With the lower flows, longer nights, and cooler temps, we’ve been starting to see quite a few Blue Winged Olives hatching over the past few weeks, and the fish have been up on them pretty consistently. This is some of the best dry fly fishing we see all year, and it brings some nice fish up to feed on the surface for several hours each day. The hatch will continue through mid-October typically, and lasts the majority of the afternoon. If you like semi-technical dry fly fishing, the next month and a half will be your time of year! Here’s a short video from our Instagram of some rising fish from late last week.
Fly patterns can vary widely, but it’s good to have a few different options so you can change flies if the fish decide to get picky. There’s a lot of good choices, but Students, Comparaduns, Sparkle Duns, F Flies, Brook’s Sprout Emergers, Para Sippers, and Hackle Stackers are pretty solid choices. Regular ol’ Adams work just fine a lot of days as well. Most of the adult insects run pretty small – size 18-22 range. Some days you can catch them on flies up to a size 14 though, so I typically start fairly large and work my way smaller as needed. You can do well with a small nymph or emerger as a dropper before the hatch as well – Two Bit Hookers, Barr’s Emergers, and Pheasant Tails are good choices.
When fishing with smaller dry flies, I prefer to use a softer leader with a long tippet section. If you’re nymph fishing with weight, a bobber, and two flies, you need to have a stiff leader that transfers a lot of power from the fly line to get your rig to turn over. Fishing with a single dry fly is a much different story – you want something that lays your fly down delicately and turns over smoothly. We really dig the Rio Suppleflex Leaders and Suppleflex Tippet. It’s made of a much more supple material, and allows you to present your flies to picky fish without spooking them. Try and use a tippet in the 2-3 foot range as well. It will pile up a bit when you cast, which allows you to get a longer drag free drift than if you had a short tippet. Especially in faster moving water, this can be the difference between getting a fishable drift or not.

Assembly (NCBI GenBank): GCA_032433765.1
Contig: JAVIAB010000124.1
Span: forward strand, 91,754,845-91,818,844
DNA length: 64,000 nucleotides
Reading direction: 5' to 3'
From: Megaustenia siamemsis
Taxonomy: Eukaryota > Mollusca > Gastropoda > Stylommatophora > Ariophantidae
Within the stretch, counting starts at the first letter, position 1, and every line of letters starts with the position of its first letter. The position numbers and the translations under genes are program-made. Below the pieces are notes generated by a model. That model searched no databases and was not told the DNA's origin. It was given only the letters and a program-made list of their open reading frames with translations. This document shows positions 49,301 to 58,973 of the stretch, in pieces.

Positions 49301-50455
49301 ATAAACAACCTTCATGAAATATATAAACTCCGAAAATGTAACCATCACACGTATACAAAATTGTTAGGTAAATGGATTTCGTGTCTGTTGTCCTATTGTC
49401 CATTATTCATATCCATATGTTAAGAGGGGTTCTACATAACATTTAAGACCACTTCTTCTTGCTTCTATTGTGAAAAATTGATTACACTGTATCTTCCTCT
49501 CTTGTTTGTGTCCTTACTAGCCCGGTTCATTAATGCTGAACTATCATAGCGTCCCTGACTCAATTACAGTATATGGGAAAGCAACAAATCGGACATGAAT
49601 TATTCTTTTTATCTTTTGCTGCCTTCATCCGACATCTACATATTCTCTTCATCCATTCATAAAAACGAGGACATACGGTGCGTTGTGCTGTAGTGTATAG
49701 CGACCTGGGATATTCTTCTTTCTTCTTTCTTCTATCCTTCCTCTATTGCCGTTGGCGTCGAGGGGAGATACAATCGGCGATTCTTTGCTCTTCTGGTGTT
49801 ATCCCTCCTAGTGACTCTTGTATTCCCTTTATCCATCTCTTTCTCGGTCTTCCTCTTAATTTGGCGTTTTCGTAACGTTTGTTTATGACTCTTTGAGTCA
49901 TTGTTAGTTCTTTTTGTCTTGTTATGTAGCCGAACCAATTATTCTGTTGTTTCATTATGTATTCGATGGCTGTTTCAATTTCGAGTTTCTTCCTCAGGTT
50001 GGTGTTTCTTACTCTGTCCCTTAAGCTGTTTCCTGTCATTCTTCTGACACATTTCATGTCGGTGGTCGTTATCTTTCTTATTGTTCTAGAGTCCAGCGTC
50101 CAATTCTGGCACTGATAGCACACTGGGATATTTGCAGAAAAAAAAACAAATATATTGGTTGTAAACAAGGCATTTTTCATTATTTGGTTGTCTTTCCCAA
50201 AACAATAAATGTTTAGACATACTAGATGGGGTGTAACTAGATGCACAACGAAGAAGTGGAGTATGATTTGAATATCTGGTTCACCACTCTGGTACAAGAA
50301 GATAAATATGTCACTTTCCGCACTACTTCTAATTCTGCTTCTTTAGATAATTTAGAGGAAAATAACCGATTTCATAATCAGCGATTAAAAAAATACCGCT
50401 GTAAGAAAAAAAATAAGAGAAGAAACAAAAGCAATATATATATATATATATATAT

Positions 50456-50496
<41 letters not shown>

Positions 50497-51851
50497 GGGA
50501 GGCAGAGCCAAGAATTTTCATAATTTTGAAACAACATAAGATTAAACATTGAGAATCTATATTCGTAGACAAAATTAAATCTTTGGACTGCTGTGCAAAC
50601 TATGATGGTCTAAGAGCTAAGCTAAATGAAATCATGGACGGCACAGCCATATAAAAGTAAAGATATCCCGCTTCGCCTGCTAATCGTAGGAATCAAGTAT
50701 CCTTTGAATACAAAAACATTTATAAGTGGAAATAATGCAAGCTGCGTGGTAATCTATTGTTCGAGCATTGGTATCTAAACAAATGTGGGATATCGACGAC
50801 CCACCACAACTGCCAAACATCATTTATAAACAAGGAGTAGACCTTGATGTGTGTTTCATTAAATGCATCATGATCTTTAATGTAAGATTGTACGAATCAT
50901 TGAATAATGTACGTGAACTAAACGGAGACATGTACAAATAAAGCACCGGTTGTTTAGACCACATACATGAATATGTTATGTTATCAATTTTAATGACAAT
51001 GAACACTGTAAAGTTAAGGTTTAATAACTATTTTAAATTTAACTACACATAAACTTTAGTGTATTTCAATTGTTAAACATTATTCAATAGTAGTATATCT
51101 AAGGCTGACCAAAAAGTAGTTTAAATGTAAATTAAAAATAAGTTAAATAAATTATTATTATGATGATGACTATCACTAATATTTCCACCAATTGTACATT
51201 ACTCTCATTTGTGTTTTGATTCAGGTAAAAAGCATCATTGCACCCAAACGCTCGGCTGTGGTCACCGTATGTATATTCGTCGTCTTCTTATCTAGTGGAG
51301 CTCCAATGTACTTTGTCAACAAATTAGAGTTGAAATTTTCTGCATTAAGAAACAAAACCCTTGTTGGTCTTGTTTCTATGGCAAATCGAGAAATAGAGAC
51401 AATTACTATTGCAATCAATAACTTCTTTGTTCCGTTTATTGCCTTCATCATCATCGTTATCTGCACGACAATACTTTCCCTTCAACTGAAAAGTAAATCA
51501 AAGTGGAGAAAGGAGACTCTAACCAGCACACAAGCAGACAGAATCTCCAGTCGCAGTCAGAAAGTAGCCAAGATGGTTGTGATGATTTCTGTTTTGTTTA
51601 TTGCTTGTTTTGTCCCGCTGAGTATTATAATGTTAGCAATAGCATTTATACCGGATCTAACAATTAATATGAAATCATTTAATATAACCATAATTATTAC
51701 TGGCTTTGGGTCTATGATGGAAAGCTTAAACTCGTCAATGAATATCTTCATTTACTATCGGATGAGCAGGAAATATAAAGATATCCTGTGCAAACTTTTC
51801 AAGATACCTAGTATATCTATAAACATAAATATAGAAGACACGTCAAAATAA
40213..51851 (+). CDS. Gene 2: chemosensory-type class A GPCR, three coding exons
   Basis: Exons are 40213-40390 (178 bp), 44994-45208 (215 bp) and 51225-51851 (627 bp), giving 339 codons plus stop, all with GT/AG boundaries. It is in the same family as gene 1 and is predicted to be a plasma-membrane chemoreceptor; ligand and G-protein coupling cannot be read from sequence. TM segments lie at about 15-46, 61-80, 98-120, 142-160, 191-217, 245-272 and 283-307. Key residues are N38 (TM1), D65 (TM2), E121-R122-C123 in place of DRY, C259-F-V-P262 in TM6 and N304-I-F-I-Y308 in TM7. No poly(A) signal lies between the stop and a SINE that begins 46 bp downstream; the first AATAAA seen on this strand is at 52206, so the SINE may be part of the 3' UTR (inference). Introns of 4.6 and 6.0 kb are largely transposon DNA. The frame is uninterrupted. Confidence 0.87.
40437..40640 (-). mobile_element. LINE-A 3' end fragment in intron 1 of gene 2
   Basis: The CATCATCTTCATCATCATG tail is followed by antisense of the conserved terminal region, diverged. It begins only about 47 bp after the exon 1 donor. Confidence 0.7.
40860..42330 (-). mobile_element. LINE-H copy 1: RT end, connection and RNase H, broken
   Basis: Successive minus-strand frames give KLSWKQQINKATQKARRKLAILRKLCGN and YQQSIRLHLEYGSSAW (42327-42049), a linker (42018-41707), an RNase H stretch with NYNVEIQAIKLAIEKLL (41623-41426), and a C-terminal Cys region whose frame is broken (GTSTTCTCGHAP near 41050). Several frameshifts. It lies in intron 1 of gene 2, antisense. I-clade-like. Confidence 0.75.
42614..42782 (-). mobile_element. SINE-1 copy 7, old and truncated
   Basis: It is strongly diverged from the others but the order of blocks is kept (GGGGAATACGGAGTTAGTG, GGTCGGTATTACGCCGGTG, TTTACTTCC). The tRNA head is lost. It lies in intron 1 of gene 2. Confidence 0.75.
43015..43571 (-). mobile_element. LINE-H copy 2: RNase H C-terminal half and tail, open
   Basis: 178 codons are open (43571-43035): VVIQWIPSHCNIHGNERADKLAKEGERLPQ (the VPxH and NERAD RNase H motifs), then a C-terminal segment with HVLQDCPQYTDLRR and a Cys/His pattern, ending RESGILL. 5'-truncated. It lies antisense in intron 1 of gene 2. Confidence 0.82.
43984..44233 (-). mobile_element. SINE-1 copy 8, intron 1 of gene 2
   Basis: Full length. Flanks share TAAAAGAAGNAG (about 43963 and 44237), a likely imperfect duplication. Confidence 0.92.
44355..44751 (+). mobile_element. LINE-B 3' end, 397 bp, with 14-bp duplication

We get asked about the difference between floatant and desiccant in the shop a lot, and when the appropriate time to use each is. Essentially, you need both. The gel floatants like High and Dry Gel or Loon Aquel are used to help keep your fly waterproof and floating, and you use them when your fly is dry. Essentially, you use gel floatant when you first tie your fly on. Once you catch a couple fish or your fly gets waterlogged, then you use the dry shake desiccant like High and Dry Desiccant or Shimazaki Dry Shake. The shake dries your fly out, so you can start fishing again with a high floating fly. You can put some more gel floatant on at this stage if you want, or just start fishing it!
Want a little more delicate rod for fishing dries than your standard 9′ 5 weight? We’re big fans of slightly slower rods for fishing dries, and they’re a lot of fun to fish. The new Redington Butter Stick is an awesome choice for a fiberglass rod that won’t break the bank. the 7′ 3 weight and 7’6″ 4 weight are both killer small stream dry fly rods. Pair with the RIO Creek Fly line for the ultimate in fun, small stream fishing versatility!
Get geared up for fall BWO hatches! It’s some of the most fun fishing of the year. If you’re in the area stop by the shop for the latest info and flies, give us a call to book a guided trip with the best guides in the Black Hills, or as usual, feel free to order online!